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the soul is a harmony capable of being led by the affections of the

body, and not rather of a nature which leads and masters them; and

herself a far diviner thing than any harmony?

Yes, Socrates, I quite agree to that.

Then, my friend, we can never be right in saying that the soul is

a harmony, for that would clearly contradict the divine Homer as

well as ourselves.

True, he said.

Thus much, said Socrates, of Harmonia, your Theban goddess, Cebes,

who has not been ungracious to us, I think; but what shall I say to

the Theban Cadmus, and how shall I propitiate him?

I think that you will discover a way of propitiating him, said

Cebes; I am sure that you have answered the argument about harmony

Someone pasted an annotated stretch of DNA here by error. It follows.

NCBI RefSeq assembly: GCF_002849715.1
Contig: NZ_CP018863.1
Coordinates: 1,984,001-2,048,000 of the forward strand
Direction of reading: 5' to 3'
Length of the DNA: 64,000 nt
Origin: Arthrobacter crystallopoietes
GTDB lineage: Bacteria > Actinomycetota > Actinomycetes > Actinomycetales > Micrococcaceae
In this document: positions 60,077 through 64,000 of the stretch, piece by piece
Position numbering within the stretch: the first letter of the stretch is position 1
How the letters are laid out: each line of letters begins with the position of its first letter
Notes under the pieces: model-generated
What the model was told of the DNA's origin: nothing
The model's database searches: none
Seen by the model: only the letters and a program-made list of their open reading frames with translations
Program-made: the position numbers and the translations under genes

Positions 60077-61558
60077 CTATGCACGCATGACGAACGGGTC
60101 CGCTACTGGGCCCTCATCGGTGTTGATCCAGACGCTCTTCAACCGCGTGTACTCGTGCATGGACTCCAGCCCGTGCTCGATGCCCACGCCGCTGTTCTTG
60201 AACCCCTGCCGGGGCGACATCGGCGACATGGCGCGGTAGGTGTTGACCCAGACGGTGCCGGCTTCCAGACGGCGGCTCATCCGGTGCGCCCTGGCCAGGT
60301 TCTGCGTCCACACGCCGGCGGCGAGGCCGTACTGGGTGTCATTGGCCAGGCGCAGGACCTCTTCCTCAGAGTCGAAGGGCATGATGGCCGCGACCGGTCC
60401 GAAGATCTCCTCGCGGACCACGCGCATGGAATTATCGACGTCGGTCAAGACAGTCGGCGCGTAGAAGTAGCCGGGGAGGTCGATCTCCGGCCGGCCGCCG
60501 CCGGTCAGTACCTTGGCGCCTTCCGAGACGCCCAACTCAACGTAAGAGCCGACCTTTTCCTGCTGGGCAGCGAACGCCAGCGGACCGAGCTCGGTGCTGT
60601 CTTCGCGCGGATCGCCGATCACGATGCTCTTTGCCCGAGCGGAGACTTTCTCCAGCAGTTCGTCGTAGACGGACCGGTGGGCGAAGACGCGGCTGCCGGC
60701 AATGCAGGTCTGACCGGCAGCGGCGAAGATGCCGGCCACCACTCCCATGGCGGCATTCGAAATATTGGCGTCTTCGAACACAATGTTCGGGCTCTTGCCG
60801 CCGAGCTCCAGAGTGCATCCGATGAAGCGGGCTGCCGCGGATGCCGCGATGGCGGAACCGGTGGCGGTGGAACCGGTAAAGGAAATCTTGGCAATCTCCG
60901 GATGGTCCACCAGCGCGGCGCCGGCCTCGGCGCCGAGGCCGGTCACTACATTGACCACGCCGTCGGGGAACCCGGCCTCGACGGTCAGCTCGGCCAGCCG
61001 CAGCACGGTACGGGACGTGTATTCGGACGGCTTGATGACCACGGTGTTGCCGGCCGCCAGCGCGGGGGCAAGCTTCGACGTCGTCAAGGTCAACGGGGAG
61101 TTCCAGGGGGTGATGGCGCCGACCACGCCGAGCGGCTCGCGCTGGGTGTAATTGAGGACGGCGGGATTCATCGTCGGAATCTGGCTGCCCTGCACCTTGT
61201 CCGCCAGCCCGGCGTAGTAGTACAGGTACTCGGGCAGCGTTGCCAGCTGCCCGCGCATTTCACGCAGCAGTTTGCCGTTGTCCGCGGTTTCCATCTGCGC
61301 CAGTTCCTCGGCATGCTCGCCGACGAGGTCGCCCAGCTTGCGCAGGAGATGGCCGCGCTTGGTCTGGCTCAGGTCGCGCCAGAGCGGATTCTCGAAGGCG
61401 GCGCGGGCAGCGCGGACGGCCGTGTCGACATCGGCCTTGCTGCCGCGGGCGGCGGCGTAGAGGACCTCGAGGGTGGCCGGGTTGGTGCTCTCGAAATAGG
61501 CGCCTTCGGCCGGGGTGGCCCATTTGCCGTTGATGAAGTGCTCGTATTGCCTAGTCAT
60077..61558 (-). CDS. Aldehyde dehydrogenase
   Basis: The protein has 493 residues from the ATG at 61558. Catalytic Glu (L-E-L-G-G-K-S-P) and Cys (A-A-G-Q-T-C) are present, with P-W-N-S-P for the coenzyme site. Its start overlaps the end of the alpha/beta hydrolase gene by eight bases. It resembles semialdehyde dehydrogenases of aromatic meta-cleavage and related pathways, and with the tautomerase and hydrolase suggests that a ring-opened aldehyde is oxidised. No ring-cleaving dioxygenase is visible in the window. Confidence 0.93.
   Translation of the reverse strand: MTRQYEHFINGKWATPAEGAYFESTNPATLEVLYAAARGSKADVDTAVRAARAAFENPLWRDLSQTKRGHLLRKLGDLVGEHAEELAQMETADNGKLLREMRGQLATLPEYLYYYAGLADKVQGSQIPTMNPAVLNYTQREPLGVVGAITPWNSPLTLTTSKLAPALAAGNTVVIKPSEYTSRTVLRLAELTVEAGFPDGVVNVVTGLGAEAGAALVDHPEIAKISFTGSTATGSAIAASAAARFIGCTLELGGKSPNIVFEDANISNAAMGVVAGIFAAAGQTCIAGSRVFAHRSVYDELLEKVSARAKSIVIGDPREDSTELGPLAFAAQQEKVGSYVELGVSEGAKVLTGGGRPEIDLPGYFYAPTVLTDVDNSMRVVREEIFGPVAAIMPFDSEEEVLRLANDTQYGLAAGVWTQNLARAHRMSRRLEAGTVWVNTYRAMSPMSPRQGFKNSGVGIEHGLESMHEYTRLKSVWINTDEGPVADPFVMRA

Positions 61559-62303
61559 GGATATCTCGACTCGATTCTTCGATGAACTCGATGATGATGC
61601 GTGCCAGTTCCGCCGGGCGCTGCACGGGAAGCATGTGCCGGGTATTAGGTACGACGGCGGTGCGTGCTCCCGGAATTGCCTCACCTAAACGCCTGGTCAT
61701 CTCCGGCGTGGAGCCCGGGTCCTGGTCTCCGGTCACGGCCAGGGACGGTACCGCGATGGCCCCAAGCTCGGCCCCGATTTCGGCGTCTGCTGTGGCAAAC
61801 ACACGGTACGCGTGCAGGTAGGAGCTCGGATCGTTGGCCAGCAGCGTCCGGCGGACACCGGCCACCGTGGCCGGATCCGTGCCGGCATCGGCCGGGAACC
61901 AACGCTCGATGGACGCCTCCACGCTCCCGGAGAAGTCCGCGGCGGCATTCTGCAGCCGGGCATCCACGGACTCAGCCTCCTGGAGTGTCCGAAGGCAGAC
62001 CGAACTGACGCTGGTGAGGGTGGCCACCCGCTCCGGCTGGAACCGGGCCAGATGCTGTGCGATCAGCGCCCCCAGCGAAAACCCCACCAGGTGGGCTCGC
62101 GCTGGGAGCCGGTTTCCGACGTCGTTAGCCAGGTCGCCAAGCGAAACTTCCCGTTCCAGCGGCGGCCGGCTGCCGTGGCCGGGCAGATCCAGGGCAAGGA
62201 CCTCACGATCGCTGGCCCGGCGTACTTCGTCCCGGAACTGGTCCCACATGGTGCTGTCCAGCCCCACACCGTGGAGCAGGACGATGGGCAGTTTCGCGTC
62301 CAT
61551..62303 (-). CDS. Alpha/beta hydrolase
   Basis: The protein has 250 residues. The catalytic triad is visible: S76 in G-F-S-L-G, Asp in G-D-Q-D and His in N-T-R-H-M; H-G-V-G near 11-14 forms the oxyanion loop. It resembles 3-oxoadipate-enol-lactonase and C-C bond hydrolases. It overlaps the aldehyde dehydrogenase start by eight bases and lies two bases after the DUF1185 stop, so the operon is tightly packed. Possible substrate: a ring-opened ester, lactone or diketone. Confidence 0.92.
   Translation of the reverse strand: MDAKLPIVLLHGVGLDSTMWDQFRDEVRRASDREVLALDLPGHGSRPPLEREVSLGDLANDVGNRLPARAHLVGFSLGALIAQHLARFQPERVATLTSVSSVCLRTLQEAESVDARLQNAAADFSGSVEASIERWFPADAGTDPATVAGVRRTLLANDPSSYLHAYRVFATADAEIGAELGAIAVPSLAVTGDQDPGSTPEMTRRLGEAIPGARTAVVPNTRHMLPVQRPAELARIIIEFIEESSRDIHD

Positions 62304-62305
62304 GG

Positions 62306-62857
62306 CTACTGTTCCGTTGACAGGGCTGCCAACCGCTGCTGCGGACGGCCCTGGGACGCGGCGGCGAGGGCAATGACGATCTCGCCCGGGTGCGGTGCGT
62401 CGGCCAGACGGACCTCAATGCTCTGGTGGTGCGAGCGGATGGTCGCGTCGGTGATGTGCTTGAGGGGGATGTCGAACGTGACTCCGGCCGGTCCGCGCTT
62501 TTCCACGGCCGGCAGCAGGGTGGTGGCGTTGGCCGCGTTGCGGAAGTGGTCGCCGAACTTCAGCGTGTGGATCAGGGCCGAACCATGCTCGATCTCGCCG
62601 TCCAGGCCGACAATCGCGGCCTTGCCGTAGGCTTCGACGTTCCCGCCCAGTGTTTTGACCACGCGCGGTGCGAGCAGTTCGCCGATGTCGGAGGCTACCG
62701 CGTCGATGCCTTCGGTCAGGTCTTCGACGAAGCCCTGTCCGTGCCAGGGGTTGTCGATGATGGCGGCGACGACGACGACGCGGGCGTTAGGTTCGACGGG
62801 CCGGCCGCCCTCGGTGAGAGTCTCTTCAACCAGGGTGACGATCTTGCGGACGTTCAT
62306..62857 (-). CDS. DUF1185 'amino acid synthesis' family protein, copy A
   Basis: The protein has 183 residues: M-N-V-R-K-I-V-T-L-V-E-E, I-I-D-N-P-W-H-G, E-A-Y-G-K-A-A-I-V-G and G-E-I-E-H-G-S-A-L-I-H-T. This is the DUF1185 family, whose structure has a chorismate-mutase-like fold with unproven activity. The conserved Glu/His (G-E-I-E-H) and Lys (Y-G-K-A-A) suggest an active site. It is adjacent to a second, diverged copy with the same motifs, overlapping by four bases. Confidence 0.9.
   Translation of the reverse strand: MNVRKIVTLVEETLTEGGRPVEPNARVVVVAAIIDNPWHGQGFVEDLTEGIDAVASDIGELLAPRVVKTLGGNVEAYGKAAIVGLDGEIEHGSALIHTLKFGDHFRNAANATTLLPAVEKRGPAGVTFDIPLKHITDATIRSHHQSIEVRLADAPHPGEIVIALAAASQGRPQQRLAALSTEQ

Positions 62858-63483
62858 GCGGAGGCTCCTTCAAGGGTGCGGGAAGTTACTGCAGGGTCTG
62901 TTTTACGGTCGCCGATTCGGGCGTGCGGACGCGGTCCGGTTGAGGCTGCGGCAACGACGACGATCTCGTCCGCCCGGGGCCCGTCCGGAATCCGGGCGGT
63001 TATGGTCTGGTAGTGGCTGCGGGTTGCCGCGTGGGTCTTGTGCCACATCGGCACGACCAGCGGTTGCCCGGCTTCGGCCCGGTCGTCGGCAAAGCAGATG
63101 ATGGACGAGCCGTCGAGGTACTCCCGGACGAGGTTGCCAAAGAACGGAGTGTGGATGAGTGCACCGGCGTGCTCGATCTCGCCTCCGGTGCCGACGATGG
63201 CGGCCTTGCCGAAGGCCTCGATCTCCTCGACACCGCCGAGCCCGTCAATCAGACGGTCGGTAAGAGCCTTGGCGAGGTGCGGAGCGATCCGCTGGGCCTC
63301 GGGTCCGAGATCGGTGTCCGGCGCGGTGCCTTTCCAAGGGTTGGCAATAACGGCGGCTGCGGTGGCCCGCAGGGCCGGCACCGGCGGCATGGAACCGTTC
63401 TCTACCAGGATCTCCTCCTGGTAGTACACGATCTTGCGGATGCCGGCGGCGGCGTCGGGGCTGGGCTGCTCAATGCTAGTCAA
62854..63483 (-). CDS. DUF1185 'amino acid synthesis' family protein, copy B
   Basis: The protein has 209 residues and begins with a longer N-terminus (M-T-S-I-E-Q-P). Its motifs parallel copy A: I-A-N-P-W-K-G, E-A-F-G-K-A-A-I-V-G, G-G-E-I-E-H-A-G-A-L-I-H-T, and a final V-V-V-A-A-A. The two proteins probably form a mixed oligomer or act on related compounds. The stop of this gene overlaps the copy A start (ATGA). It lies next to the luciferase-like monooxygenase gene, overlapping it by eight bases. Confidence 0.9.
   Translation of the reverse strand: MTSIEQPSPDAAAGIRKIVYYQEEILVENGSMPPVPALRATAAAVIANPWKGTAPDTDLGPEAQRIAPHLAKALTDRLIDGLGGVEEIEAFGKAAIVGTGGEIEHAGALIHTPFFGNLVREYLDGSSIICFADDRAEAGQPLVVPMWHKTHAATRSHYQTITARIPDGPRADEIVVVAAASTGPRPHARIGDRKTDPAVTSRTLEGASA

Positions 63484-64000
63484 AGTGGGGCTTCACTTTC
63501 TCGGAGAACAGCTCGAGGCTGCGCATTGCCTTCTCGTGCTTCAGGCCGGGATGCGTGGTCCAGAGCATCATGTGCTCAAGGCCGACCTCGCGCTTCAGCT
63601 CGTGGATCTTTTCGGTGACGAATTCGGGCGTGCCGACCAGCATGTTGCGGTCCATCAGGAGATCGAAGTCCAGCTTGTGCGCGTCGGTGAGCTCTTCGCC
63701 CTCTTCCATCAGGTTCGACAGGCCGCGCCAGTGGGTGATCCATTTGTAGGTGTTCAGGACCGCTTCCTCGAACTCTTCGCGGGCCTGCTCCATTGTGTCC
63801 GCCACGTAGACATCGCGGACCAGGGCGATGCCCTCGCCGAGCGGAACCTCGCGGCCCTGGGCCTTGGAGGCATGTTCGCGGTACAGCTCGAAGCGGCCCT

in a manner that I could never have expected. For when Simmias

mentioned his objection, I quite imagined that no answer could be

given to him, and therefore I was surprised at finding that his

argument could not sustain the first onset of yours; and not

impossibly the other, whom you call Cadmus, may share a similar fate.

Nay, my good friend, said Socrates, let us not boast, lest some evil

eye should put to flight the word which I am about to speak. That,

however, may be left in the hands of those above, while I draw near in

Homeric fashion, and try the mettle of your words. Briefly, the sum of

your objection is as follows: You want to have proven to you that

the soul is imperishable and immortal, and you think that the

philosopher who is confident in death has but a vain and foolish

confidence, if he thinks that he will fare better than one who has led

another sort of life, in the world below, unless he can prove this;

and you say that the demonstration of the strength and divinity of the

soul, and of her existence prior to our becoming men, does not

necessarily imply her immortality. Granting that the soul is

longlived, and has known and done much in a former state, still she is

not on that account immortal; and her entrance into the human form may

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